An expedited process is critical to anti-SLAPP legal provisions. Allowing the plaintiff to slowly proceed with discovery or other measures that can exhaust the defendant’s resources only exacerbates the chilling effect that such lawsuits have on public participation.
Even larger organizations such as media organizations often lack the financial resources to fight well-heeled plaintiffs dedicated to keeping the litigation going. Potentially more damaging is the effect that such suits can have on those who have not yet been targeted: The desire to avoid being sued translates into a reluctance to participate in public debate.
The strength of anti-SLAPP laws varies widely among the states.
The fast-track approach is one of several elements that advocates of strong anti-SLAPP laws say are essential. Another desired provision requires losing plaintiffs to pay reasonable legal fees of defendants, which serves as a strong deterrent-in-reverse against filing frivolous actions and way to preserve First Amendment rights.
Advocates seek broad definitions of what is a “matter of public interest” to allow more defendants to utilize anti-SLAPP remedies; opponents seek narrower definitions. Strong anti-SLAPP laws also place the burden of proof fully on the plaintiff to defeat the anti-SLAPP motion and allow for immediate appeals of adverse decisions.
In a typical anti-SLAPP filing, once the defendant asserts the plaintiff has filed a SLAPP lawsuit, the plaintiff must demonstrate to the court in a relatively short period of time that the claim has enough evidentiary merit to proceed. The strongest laws contain tight deadlines for filings and responses with limits on discovery. Both sides maintain the right to appeal the court’s decision on the anti-SLAPP motion. If the plaintiff wins an appeal, then the lawsuit proceeds through normal court processes.
Some politicians, businesses and others have tried to weaken anti-SLAPP legal protections. For example, this happened in Texas in 2019 after opponents convinced the Legislature that the state’s anti-SLAPP law, seen as one of America’s strongest, was too expansive.
Advocates promote an anti-SLAPP law called the Uniform Public Expression Act drafted by the Uniform Law Commission. Several states have passed measures based directly on this language.
Most states now have anti-SLAPP laws
According to the Institute for Free Speech, 33 states and the District of Columbia have passed anti-SLAPP laws of varying strength, leaving 17 states without anti-SLAPP statutes. The institute ranks the laws in California, Nevada, Tennessee, Vermont, Georgia and Oklahoma as the strongest. In September 2023, New Jersey became the 33rd state with an anti-SLAPP law, one reportedly based upon the Uniform Public Expression Act.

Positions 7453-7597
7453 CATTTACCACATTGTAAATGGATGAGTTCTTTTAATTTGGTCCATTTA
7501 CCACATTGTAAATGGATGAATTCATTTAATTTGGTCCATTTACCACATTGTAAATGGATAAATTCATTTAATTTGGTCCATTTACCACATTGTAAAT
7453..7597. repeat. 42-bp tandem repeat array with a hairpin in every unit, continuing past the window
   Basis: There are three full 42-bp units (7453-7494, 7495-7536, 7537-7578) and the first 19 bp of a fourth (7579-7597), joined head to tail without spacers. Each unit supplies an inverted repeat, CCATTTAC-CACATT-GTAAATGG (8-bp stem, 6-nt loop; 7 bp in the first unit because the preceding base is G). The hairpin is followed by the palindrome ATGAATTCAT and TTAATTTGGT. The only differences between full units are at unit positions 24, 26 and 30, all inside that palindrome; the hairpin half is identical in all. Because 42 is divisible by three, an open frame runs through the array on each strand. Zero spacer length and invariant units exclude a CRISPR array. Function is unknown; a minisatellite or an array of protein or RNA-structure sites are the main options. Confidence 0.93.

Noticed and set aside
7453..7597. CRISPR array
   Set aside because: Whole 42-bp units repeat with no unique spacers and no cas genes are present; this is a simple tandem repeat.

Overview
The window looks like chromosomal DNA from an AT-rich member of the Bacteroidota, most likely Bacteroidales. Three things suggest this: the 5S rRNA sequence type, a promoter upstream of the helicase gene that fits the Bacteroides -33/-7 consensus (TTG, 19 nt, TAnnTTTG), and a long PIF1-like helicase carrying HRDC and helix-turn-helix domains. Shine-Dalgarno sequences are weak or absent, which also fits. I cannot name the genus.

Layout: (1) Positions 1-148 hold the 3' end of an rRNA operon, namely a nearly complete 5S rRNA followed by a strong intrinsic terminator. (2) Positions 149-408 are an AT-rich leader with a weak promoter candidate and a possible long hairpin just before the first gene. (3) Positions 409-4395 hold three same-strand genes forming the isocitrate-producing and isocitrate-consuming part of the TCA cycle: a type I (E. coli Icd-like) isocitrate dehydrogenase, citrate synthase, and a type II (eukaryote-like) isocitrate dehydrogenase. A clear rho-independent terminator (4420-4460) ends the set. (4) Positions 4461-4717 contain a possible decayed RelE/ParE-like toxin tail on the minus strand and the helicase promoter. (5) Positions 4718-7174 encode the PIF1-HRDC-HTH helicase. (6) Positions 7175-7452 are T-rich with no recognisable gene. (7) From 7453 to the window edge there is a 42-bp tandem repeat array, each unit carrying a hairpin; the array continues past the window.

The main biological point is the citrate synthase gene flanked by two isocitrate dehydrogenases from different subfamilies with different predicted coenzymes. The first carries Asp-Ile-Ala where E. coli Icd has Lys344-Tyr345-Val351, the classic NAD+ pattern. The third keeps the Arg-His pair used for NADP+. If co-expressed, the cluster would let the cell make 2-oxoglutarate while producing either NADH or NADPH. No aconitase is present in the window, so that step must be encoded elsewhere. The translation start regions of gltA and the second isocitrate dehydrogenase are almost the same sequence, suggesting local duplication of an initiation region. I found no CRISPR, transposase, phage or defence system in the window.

One prominent example of a successful anti-SLAPP defense came in 2018 when defendants won nearly $2 million in fees and costs from the late Nevada casino magnate Sheldon Adelson. The matter involved a claim by Adelson against the National Jewish Democratic Council during the 2012 election cycle for an online petition that stated Adelson personally approved of prostitution in his Asian casinos.
Conversely, efforts by Fox News to use New York’s anti-SLAPP laws to help defend itself from defamation claims in lawsuits over its coverage and commentary on election fraud claims in the 2020 presidential election have been unsuccessful.
No federal anti-SLAPP law has been enacted
Congress has not enacted an anti-SLAPP law that would apply to federal court cases. According to the Reporters Committee for Freedom of the Press, court decisions have been mixed on whether anti-SLAPP provisions set by states can apply to libel and defamation actions that land in federal courts.
The Institute for Free Speech maintains an updated website with news and information about anti-SLAPP laws, court rulings and legislation as well as state-by-state analysis and a report card grade for each state’s anti-SLAPP law.
This article was originally published in 2009 by Brandi Snow and updated in 2023 by Dennis Hetzel. Snow is an attorney in Clovis, California. Hetzel lives in Holden Beach NC and is the former editor and publisher of the York (PA) Daily Record, Kentucky general manager for Enquirer Media in Cincinnati and executive director of the Ohio News Media Association, where he also headed the Ohio Coalition for Open Government. Attorney Bruce E. H. Johnson of Davis Wright Tremaine in Seattle WA, an expert on anti-SLAPP laws and legislation, also provided feedback on the revision.